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Ask the Vet: While Pregnant, Keep Cat, but Avoid Toxoplasmosis

Dr. Lee Pickett on

Q: I am planning to become pregnant, and a friend says I should give away my cat, Myrtle, because she can transmit a disease that could harm my unborn child. Is this true?

A: Rest assured that you may keep Myrtle. It sounds like your friend is referring to toxoplasmosis, nicknamed "toxo," a disease caused by a one-celled protozoal parasite called Toxoplasma.

If you are among the approximately 30% of the population who's already been exposed to Toxoplasma, you have antibodies that will protect your unborn child from the disease. Your health care provider can check your antibody levels and advise you.

If you do not have antibodies to Toxoplasma, you should take steps to prevent infection during pregnancy, since it can increase the risk of miscarriage, eye problems and brain damage in your unborn child.

Fortunately, it's easy to prevent infection once you know a little about Toxoplasma.

A cat gets infected by ingesting the organism encysted in the muscles of a rodent, bird or other animal. To prevent this, confine Myrtle indoors to keep her from eating wildlife, and feed her commercially processed cat food, not raw food.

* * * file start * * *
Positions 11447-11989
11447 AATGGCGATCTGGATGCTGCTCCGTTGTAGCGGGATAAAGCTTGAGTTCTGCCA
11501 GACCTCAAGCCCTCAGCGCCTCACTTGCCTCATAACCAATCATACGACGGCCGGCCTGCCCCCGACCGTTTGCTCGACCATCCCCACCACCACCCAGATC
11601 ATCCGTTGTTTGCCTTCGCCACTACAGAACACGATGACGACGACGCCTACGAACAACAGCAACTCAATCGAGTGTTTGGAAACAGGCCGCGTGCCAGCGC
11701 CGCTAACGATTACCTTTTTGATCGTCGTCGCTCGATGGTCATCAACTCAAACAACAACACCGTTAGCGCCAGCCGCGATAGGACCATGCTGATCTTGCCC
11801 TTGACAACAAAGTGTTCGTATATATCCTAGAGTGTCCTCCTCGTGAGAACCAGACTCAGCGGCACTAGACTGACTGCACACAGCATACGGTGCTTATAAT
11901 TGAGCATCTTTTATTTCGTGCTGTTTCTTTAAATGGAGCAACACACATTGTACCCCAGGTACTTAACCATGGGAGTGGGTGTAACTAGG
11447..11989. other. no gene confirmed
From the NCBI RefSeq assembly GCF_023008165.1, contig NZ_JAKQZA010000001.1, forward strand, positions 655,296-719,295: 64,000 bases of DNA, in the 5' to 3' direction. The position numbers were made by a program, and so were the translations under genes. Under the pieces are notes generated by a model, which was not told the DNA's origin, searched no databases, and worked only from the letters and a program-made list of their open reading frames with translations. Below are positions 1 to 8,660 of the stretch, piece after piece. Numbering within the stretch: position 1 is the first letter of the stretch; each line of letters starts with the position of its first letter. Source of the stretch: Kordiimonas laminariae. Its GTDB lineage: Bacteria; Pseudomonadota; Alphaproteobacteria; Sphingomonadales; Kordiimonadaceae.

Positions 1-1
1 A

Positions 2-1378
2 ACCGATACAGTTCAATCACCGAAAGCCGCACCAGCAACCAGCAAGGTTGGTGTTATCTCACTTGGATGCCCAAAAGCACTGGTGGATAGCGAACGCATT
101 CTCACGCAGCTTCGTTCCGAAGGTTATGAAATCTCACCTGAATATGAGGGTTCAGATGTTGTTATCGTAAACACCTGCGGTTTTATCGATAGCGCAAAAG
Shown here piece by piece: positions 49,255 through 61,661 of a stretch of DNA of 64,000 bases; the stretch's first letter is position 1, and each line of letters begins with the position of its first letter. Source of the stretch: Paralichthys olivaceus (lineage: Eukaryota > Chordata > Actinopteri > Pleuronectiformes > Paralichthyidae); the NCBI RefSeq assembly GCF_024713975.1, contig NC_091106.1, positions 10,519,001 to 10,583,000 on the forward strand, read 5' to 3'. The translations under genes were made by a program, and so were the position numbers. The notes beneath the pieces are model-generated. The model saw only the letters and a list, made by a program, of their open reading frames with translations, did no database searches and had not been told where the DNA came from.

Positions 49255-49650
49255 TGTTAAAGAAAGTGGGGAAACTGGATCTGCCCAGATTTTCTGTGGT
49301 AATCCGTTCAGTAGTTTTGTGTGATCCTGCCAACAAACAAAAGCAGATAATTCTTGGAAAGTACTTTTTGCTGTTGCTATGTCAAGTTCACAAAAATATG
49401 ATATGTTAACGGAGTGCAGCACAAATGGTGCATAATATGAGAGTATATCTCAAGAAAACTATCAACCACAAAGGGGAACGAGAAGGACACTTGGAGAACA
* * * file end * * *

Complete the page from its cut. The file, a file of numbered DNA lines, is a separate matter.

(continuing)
Cats with toxo rarely show signs of infection. However, they do excrete noninfectious Toxoplasma eggs, called oocysts (OH'-oh-sists), in their feces during the first few weeks after they're infected.

More than one day is required for the oocysts to become infective, so you should scoop Myrtle's litter boxes at least once daily. Wear a mask and disposable gloves, and wash your hands afterward. Or, better yet, have another adult scoop the litter boxes.

Oocysts excreted into sand and soil are a risk, so cover sandboxes when not in use, and wash hands after outdoor play. Wear gloves while gardening; wash hands afterward; and wash all fruits, vegetables and herbs before eating them.

Undercooked animal muscle, unpasteurized milk and cheese made from raw milk are important sources of Toxoplasma exposure. Use a food thermometer to ensure that meat, poultry, fish and shellfish are cooked thoroughly, and don't taste food until it's fully cooked. Wash cutting boards and utensils in hot, soapy water, and always wash your hands before eating.


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